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Blog Posts from December 2021 (7)

December 2021 and 2021 in Review

31 Dec, 2021


December 2021

23 works reviewed. 13 by women (57% ), 10 by men (43 %), 0 by a non-binary author (0%), 0 by authors whose genders are unknown (0%), and by 8 POC (35%)

Year to Date

260 works reviewed. 141.5 by women (54%), 110.5 by men (43%), 5 by non-binary authors (2%), 3 by authors whose gender is unknown (1%), and 103 by POC (40%)

Grand Total to Date

2008 works reviewed. 1,124 by women (56%), 840 by men (42%), 26 by non-binary authors (1%), 18 by authors whose gender is unknown (1%), 574.75 by POC (29%).

Chart after cut. Short version, total numbers up slightly over previous years (save for 2015, which is an outlier), hit most of my goals for this year (in particular, reaching Review 2000), but I am a little disappointed I didn’t find time for more works by non-binary authors. That can be a goal for 2022.

I also didn’t quite get enough votes to be a Hugo finalist, falling short by five. That too can be a goal for 2022

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Merry Christmas 2021!

25 Dec, 2021


Thanks to my editor Karen Lofstrom for turning my word-salad into sentences and paragraphs and to my web person Adrienne L. Travis for giving me a place to post my reviews. All 2000 plus of them. 

Thank you to my audience of seven plus years! Thank you to all my patrons, on Patreon and here. And a big thank you to the creators everywhere who give me something to review..

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Book Received, Jólabókaflóðið 2021!

24 Dec, 2021

1 comment

(What is Jólabókaflóðið?)

The Wizard and the Prophet: Two Remarkable Scientists and Their Dueling Visions to Shape Tomorrow’s World by Charles C. Mann (2019)

In forty years, Earth’s population will reach ten billion. Can our world support that? What kind of world will it be? Those answering these questions generally fall into two deeply divided groups – Wizards and Prophets, as Charles Mann calls them in this balanced, authoritative,
nonpolemical new book. The Prophets, he explains, follow William Vogt, a founding environmentalist who believed that in using more than our planet has to give, our prosperity will lead us to ruin. Cut back! was his mantra. Otherwise everyone will lose! The Wizards are the heirs of Norman Borlaug, whose research, in effect, wrangled the world in service to our species to produce modern high-yield crops that then saved millions from starvation. Innovate! was Borlaug’s cry. Only in that way can everyone win!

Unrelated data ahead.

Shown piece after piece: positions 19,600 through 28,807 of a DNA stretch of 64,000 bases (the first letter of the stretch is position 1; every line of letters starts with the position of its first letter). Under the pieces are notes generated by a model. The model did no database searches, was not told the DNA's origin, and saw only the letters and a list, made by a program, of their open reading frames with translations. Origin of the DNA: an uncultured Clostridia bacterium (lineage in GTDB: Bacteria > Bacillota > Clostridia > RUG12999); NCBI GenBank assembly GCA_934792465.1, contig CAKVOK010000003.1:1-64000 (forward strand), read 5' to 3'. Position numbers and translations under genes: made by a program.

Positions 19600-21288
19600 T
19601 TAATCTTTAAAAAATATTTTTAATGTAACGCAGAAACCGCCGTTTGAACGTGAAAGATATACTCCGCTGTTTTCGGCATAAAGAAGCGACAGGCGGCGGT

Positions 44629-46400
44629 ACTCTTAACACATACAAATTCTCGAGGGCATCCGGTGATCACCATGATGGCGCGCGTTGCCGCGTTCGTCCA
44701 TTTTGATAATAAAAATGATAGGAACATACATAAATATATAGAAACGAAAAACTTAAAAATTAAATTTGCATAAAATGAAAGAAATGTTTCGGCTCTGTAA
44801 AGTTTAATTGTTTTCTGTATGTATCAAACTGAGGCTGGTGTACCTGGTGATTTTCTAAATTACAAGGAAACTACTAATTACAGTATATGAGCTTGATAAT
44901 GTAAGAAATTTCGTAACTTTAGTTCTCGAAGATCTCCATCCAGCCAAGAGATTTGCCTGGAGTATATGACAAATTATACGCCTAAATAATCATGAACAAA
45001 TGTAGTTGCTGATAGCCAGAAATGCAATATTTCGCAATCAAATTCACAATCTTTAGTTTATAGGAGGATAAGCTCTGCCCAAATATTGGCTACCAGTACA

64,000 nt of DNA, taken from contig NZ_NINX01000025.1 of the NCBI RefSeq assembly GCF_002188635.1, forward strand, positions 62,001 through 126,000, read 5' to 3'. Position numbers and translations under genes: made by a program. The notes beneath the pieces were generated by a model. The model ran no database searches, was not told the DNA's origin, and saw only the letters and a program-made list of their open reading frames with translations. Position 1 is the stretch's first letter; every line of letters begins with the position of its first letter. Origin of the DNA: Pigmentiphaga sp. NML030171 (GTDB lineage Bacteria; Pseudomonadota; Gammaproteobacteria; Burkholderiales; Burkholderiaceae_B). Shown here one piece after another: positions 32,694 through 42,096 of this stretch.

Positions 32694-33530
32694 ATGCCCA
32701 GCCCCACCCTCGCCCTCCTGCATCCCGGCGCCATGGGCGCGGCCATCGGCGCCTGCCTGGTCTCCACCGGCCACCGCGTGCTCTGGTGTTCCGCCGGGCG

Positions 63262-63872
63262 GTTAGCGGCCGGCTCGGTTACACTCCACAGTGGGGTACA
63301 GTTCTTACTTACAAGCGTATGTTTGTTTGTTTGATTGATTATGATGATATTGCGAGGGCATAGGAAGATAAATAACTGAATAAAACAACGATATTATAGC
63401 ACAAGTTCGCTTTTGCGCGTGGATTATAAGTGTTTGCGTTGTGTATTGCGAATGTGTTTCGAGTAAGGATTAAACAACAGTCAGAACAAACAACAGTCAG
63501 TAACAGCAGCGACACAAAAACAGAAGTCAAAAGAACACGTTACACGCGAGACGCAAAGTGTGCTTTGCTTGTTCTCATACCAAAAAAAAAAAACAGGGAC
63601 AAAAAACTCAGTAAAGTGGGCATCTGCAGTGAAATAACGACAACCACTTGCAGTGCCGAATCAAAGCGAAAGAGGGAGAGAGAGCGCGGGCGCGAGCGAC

Mann delves into these diverging viewpoints to assess the four great challenges humanity faces – food, water, energy, climate change – grounding each in historical context and weighing the options for the future. With our civilization on the line, the author’s insightful analysis is an essential addition to the urgent conversation about how our children will fare on an increasingly crowded Earth. 

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Hugo nomination season is nearly upon us

21 Dec, 2021


Time for the annual round of Hugo categories for which I am eligible. 

James Nicoll Reviews fall under Best Fan Writer, as do my Dreamwidth posts. 2021’s Hugo Award data was just released — it turned out I was just five votes away from being a finalist again. So close!

Still, I was rather low energy in 2020. 2021 was different. Today marks my 2000threview on James Nicoll Reviews. The journey is its own reward. That said, Hugo nominations are also a reward and one for which I would be quite grateful.

My 90 or so 2021 Tor essays fall under Best Related. 

Young People Read Old SFF (now in its 5th year) is a fanzine. Last year, it was nominated for an Aurora. Wouldn’t it be wonderful if it was deemed worthy of a Hugo nomination in the year in which my Young People were reading their way through old Hugo Award finalists? 

Another way in which to encourage my reviews is to join my Patreon or directly commission reviews. With omicron sweeping the world (and our Provincial premier having apparently vanished to his cottage to wait the crisis out), it seems likely the theatres will close again. This means I will once again be dependent on writing income. Ah, well. At least I got to stand in a theatre again.